Feature

Hinchinbrook Island by sea kayak

G Magazine

With its sheer granite cliffs and impenetrable tropical jungle, Hinchinbrook Island is an awesome destination, best explored by sea.

Kayaks on Hinchinbrook Island

Travelling by sea means unfettered access to the sandy beaches along Hinchinbrook Island's coastline.

Credit: Louise Southerden

- Advertisement -

At first glance, Hinchinbrook Island is a wild and daunting place. Australia's largest island National Park is more than 30 km from end to end, almost 20 km wide, and uninhabited by humans except for a small eco-resort at its northern tip.

Its granite mountains are more than 250 million years old; its interior boasts undisturbed valleys lorded over by 1000-metre peaks that would look more at home in Tasmania than far north Queensland; most of it remains untracked and largely inaccessible.

Even Arthur and Margaret Thorsborne, the conservationist couple after whom the island's main walking track is named, spent more time exploring the island by sea than on foot, sailing their yacht from Mission Beach as often as they could throughout the 1960s and 1970s.

"Viewed from the sea...the coastline is formidable, with rocky cliff faces and headlands softened here and there by long curving beaches of white sand," they wrote in their book Hinchinbrook Island: The land time forgot.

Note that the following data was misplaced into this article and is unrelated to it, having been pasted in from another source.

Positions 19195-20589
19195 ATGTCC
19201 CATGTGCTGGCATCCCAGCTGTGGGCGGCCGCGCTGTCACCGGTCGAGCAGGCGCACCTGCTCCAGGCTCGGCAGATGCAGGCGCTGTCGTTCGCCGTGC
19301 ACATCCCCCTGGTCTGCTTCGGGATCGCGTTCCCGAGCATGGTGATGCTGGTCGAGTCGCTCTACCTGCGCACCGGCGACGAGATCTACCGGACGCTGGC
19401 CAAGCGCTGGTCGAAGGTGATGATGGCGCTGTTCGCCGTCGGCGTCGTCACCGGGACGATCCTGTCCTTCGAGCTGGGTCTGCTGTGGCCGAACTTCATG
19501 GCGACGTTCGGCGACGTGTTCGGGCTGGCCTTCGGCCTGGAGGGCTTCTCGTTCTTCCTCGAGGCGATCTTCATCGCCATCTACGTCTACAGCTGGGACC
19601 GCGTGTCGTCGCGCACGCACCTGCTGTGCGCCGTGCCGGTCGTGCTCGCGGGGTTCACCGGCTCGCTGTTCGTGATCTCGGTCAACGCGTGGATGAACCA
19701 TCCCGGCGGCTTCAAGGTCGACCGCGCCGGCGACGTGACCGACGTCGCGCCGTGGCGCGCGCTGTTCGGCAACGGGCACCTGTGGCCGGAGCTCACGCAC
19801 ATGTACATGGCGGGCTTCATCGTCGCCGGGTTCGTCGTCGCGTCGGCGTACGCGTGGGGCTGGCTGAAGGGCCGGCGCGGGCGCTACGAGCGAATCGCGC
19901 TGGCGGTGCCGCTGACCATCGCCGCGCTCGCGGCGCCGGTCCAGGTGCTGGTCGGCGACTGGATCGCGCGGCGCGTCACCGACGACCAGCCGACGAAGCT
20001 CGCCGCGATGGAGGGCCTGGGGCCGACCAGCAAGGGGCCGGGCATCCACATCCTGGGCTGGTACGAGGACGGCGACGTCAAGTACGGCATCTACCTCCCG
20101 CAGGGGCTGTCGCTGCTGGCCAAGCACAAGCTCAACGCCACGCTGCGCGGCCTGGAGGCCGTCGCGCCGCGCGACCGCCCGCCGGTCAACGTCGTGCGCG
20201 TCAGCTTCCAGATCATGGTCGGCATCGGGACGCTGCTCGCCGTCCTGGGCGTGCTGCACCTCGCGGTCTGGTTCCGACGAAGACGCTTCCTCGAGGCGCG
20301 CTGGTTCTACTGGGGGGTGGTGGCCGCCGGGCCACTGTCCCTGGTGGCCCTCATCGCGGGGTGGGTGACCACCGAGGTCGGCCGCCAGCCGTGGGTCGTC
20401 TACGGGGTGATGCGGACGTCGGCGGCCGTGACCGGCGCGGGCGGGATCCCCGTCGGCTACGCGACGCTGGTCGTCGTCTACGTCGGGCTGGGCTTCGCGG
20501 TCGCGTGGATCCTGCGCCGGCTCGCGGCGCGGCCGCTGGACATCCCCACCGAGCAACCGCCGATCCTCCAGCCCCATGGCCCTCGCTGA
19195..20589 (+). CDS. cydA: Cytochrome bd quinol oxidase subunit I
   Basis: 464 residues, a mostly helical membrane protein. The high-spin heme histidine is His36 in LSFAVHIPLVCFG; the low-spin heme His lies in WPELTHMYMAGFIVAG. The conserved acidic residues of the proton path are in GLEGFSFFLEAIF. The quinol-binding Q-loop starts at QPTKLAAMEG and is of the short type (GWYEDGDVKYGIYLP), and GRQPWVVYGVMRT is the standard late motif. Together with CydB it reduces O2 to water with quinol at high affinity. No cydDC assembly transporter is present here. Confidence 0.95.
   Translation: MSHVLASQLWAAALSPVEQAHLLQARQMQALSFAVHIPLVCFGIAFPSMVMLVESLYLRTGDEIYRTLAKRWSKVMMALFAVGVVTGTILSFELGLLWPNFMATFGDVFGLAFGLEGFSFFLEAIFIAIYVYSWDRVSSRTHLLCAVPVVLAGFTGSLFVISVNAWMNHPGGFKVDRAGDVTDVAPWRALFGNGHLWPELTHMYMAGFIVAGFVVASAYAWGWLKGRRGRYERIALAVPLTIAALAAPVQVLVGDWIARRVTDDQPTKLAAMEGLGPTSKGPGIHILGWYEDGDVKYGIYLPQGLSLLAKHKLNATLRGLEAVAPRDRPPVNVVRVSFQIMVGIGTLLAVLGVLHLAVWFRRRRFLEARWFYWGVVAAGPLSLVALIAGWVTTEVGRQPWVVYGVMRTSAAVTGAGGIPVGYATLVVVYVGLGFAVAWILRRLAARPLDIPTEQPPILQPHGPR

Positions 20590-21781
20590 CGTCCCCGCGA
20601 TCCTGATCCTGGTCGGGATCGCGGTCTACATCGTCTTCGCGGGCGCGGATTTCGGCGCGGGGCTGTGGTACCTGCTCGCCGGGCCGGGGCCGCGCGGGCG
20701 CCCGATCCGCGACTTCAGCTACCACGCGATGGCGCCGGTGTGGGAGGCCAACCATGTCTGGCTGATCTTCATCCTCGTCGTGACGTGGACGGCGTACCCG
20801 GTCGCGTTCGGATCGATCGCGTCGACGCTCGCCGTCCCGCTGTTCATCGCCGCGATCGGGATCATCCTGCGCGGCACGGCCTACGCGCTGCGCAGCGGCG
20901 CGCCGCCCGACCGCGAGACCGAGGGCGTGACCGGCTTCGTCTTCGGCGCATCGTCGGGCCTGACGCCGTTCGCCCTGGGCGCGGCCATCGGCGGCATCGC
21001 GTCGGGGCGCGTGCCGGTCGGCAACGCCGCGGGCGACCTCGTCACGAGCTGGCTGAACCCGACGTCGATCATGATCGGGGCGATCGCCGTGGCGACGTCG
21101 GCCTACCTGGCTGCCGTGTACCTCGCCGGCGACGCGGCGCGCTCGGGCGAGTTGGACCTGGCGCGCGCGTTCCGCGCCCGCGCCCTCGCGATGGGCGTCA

"From sea to mountain top is only a short distance, but in this steep rise are awe-inspiring precipices, some with shining streaks of waterfalls plunging into mysterious, deeply shaded valleys."

In other words, Hinchinbrook is tailor-made for what we were about to do: spend a week sea kayaking along its eastern shore.

Amongst the wilderness

The island's east-facing coast is scalloped with sandy beaches protected from Coral Sea swells by the Barrier Reef, sheltered coves that face different directions mean there's always somewhere calm to land, and the prevailing southerly winds during the May-October kayaking season are a blessing when you're paddling north, as we were.

Each morning we'd wake up on a deserted beach, set off early to make the most of a glassy sea and paddle along at the pace of a stroll, mesmerised by the view that changed with the light and the swiftly moving clouds.

Single page view